Have you ever thought God was saying something to you, but you weren't sure it was really His voice you were hearing? Have you found yourself thinking, How do I know it was really God I heard and not my own imagination--or worse, the enemy?
God's solution is simple: "'If any of you lacks wisdom, he should ask God, who gives generously to all without finding fault, and it will be given to him'" (James 1:5, NIV). When we need to know if we are hearing God's voice, all we have to do is ask Him!
We can go to God, tell Him what we think we heard Him say, and then ask Him to confirm it or correct our hearing on the matter. God wants to give us an understanding of what He says to us because He wants to communicate with us. He is eager to teach us to correctly hear His voice.
What are some steps we can take to make sure we're hearing God?
1. Put your faith in the right thing. When I was first learning to hear God's voice, I went overboard in my need to double-check my hearing. I was so afraid I might hear God wrong that I tended to check and recheck my hearing on just about everything. I became very sluggish in obeying God because I spent so much time verifying everything I heard.
My problem was that I had placed my faith in the wrong thing. I was trusting in my ability to hear God--instead of in His ability and faithfulness to speak clearly and to correct and redirect me if I heard wrong.
I used to think that "correction" was the same as "punishment." But God revamped my thinking by reminding me of my old ice skating coach.
I really liked him. He would watch me try to execute a move and then offer feedback, saying something such as: "Your weight is drifting to the left when you turn. You need to keep it balanced over your skating foot."
I knew I had just been corrected, but I wasn't put down or made to feel small or punished. The intent of the correction was to help me excel, and as I applied what he told me, my skating improved.
God told me that I should look to Him as my coach when it came to hearing His voice. He promised that He would let me know when I got something wrong and how to correct it so I could excel in following Him. Suddenly correction became something to be desired instead of something to be feared, and I found out just how faithful and committed God is to the process of teaching us to hear Him.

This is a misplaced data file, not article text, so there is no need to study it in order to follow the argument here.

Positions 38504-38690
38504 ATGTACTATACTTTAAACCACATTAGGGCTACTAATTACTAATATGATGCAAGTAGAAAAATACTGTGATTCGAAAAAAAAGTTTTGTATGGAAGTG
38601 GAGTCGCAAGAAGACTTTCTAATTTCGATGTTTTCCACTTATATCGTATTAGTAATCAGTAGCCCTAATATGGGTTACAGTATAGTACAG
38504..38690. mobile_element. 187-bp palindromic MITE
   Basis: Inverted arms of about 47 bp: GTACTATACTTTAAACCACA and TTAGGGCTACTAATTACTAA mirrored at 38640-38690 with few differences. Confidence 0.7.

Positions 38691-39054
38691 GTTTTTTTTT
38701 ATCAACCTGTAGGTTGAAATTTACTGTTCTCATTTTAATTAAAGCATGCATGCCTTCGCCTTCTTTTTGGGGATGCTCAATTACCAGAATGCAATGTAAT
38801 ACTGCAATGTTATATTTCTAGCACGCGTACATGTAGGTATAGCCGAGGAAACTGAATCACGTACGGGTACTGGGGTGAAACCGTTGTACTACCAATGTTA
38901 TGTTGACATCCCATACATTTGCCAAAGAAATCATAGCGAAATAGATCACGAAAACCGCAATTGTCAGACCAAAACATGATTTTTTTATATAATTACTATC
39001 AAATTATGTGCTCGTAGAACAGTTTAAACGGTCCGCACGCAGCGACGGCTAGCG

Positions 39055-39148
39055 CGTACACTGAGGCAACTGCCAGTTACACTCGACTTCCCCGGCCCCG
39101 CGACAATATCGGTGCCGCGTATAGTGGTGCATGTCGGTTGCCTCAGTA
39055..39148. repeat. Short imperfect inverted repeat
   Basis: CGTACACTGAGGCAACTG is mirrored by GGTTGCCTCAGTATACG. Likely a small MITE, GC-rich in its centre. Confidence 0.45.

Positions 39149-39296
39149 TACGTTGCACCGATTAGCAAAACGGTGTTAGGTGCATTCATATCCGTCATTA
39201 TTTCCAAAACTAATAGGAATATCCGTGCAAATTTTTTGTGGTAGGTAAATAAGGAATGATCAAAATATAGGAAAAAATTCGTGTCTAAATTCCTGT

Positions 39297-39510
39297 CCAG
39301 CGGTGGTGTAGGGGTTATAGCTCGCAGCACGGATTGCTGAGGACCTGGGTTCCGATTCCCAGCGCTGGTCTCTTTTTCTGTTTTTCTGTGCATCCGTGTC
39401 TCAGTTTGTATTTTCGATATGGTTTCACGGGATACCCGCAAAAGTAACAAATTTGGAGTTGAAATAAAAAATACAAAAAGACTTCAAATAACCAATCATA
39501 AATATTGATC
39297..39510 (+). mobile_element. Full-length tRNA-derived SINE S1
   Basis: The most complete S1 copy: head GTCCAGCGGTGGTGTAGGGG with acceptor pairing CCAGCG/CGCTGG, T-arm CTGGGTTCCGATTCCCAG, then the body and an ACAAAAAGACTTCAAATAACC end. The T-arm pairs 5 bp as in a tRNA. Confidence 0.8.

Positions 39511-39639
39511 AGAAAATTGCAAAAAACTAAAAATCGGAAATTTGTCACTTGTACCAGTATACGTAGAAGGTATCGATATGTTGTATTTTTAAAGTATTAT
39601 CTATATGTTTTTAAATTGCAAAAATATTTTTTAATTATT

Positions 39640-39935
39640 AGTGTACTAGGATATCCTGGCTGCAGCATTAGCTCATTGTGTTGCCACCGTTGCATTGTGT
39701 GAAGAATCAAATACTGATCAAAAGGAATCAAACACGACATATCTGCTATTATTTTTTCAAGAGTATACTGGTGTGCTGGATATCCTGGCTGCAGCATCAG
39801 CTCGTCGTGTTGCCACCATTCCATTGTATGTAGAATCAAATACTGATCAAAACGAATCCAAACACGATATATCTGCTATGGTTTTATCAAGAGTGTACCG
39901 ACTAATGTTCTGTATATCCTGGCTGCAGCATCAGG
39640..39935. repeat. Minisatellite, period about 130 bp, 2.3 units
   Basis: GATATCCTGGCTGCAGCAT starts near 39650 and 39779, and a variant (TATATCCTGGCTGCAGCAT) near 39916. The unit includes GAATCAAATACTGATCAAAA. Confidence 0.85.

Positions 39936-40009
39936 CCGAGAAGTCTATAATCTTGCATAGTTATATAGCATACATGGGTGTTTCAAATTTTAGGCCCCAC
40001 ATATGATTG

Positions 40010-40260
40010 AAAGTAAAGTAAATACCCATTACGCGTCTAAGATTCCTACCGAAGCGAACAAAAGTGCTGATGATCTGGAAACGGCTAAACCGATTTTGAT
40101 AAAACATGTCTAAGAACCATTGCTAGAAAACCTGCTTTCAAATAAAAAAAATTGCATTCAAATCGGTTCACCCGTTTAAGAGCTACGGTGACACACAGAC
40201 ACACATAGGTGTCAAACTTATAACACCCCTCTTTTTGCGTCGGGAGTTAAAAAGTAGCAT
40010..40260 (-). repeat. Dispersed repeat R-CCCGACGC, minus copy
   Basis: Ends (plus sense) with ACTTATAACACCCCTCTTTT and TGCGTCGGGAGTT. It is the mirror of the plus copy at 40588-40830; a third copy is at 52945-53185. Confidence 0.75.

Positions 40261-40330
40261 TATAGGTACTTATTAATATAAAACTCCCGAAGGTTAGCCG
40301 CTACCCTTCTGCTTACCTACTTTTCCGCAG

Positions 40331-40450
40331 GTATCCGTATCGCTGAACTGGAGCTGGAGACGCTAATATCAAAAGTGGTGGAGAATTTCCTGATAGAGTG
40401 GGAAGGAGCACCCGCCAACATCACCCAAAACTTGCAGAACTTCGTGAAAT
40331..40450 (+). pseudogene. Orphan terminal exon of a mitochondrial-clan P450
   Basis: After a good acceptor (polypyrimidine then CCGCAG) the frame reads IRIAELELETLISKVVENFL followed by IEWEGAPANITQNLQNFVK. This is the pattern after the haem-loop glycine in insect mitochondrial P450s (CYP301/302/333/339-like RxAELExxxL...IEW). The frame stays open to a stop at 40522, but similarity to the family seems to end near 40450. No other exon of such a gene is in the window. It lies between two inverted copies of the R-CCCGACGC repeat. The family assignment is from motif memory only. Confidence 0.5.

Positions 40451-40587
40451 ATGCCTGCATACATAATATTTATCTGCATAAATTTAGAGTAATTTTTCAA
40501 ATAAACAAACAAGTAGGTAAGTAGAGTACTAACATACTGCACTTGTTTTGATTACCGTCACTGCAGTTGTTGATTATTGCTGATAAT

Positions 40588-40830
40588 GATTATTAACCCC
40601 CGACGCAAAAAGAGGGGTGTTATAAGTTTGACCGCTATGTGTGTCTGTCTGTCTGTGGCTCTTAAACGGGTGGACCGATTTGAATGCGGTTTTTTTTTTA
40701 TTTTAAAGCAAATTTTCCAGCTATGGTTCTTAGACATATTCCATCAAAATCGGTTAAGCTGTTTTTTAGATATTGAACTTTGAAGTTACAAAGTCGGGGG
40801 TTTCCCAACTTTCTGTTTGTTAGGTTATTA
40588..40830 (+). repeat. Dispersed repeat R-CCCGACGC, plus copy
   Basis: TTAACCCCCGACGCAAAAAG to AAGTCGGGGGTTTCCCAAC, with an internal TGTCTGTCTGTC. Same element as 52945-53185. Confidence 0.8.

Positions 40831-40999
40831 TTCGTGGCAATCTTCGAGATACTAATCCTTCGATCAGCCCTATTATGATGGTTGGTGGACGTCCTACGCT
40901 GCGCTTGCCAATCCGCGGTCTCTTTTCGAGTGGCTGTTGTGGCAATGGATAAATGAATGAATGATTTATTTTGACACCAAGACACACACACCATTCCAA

2. Look for scriptural precedents. It is wise to get into the habit of checking what God says to us against Scripture. God will not say something to us that contradicts what the Bible says. There will be certain "words" we can eliminate immediately as "not from God" when we line them up against what God has already said in the Bible.
At the same time, there are many areas that the Bible does not address explicitly. Still, God is often willing to give us a scriptural precedent for what He says to us. For instance, imagine that you are trying to decide which of two job offers God wants you to accept. You believe He is telling you to take job offer No. 2, one that will put you in contact with hurting people to whom you can minister. But job offer No. 2 is a much lower-paying job than job offer No. 1, so you want to be sure you are hearing God.
You ask Him for a confirmation, and as you're considering your decision, God directs your attention to Matthew 9:12-13: "'It is not the healthy who need a doctor, but the sick....For I have not come to call the righteous, but sinners.'" Those words come alive to you, and you realize that you have just received the confirmation you need to take the second job. God will often use such scriptural precedents to help confirm His communication to us.
3. Don't fleece God. We must not give God an ultimatum about how He is to confirm His word to us. That's called "putting a fleece before the Lord," and it refers to the experience of Gideon found in Judges 6:36-40.
God wanted Gideon to lead Israel in battle against the Midianites, but Gideon was not feeling very confident in his calling--or in his hearing from God. So he laid a fleece (a sheepskin) on the floor and asked God to make the morning dew come only on the fleece, and not on the ground around the fleece. God did this for him, but poor Gideon was still unconvinced. The next night he asked God to reconfirm His word by covering the ground with dew but leaving the fleece dry. Once again, God did as Gideon requested.
Based on this passage, some people assume that they can tell God precisely how to confirm or correct what they believe they have heard Him say to them. In essence, they believe they can dictate the "supernatural hoops" through which God must jump to prove He really said what they believe they heard.
God allowed Gideon to fleece Him, but there is no indication that He was setting a precedent for the rest of us to follow. In fact, there is a strong scriptural precedent against telling God specifically what to do.
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